Dog danger

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TWENTY years ago, the Yorkshire Post campaigned successfully to tighten dangerous dog laws in the wake of a series of horrific attacks, most notably in Bradford when six-year-old Rukhsana Khan was nearly killed after being savaged by a pitbull.

We are now seeing a new surge in attacks and, as the problem threatens again to get out of control, it is time for a rethink. Yorkshire again has the shameful record of being one of the most likely places in the UK where an attack will take place – with 700 people hospitalised in less than a year. Charities have warned that in the last five years incidents of bites have rocketed by a staggering 50 per cent. This alarming rise must be halted, and quickly.

There should be as much focus on the owner of the animal as the dog itself.

The Blue Cross charity claims their research reveals genetics play only a small part in the nature of dog. Clearly, some dogs are naturally more aggressive than others, however the nature of their training – or lack of it – is crucial to whether that animal is under control. There seems little point trying to change the status symbol culture of owning an aggressive dog. Sadly this has been a problem for many years. Furthermore, introducing stringent controls on all dog ownership would hamper the many thousands of responsible pet owners.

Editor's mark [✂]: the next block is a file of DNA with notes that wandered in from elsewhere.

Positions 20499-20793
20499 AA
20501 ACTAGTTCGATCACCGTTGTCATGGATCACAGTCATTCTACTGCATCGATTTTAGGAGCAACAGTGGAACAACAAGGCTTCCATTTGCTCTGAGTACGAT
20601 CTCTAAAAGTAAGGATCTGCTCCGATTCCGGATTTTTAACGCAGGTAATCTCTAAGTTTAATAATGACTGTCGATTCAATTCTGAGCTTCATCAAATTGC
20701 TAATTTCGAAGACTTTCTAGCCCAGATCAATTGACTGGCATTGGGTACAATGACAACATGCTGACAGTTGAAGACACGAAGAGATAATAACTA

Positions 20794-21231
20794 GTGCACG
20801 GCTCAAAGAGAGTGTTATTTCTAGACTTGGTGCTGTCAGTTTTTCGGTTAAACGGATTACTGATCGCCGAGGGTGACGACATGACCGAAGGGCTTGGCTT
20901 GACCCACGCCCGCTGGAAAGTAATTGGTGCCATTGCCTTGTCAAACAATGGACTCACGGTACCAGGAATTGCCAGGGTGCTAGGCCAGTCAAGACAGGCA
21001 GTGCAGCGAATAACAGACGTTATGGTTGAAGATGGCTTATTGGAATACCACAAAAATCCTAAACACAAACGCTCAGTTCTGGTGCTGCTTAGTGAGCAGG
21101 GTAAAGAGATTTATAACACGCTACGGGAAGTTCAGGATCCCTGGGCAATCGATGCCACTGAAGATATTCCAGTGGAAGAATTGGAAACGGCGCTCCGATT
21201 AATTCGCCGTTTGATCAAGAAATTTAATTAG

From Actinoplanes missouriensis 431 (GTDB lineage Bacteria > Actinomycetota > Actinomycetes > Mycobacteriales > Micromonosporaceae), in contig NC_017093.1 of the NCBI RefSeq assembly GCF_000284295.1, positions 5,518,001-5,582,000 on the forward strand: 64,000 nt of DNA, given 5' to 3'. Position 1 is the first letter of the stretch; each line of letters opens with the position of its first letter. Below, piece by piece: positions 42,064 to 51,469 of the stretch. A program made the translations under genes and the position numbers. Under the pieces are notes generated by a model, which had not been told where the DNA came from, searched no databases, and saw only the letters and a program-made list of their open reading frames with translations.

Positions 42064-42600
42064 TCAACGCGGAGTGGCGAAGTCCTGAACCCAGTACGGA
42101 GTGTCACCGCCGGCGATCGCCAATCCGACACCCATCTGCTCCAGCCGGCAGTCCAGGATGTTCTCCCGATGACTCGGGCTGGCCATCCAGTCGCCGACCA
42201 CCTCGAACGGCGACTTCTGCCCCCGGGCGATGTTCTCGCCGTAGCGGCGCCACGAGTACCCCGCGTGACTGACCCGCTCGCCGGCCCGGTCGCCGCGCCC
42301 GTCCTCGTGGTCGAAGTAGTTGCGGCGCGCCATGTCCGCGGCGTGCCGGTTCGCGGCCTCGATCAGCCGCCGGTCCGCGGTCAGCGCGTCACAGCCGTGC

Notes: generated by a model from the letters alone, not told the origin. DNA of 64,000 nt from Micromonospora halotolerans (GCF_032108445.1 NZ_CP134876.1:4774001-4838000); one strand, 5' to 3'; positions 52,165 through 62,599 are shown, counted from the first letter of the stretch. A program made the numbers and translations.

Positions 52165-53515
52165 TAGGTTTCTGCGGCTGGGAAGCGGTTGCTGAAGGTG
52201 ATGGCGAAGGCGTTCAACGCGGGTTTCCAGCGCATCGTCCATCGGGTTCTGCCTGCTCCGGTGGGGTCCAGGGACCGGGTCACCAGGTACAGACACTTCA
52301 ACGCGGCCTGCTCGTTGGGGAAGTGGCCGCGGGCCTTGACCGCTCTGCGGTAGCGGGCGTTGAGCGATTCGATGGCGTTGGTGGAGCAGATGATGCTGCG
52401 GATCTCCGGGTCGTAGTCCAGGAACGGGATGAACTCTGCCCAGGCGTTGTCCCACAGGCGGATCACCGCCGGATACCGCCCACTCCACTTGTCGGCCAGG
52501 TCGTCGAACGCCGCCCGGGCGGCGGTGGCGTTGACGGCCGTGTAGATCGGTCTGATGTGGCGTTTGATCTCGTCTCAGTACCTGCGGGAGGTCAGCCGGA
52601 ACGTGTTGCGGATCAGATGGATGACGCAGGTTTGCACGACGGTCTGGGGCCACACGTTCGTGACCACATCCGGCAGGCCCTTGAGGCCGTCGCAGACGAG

However, it is possible to step up the campaign against the irresponsible owners directly by giving powers to authorised officers to enforce Dog Control Notices at the first signs of aggression. There must also be much tougher consequences for repeat offenders.

Carrying a weapon in a public place is a serious offence carrying a potential jail sentence because the police want to stop the major crimes before they happens. There are few more dangerous weapons than an out of control, aggressive dog. Those irresponsible enough to parade them on the streets should be punished severely.

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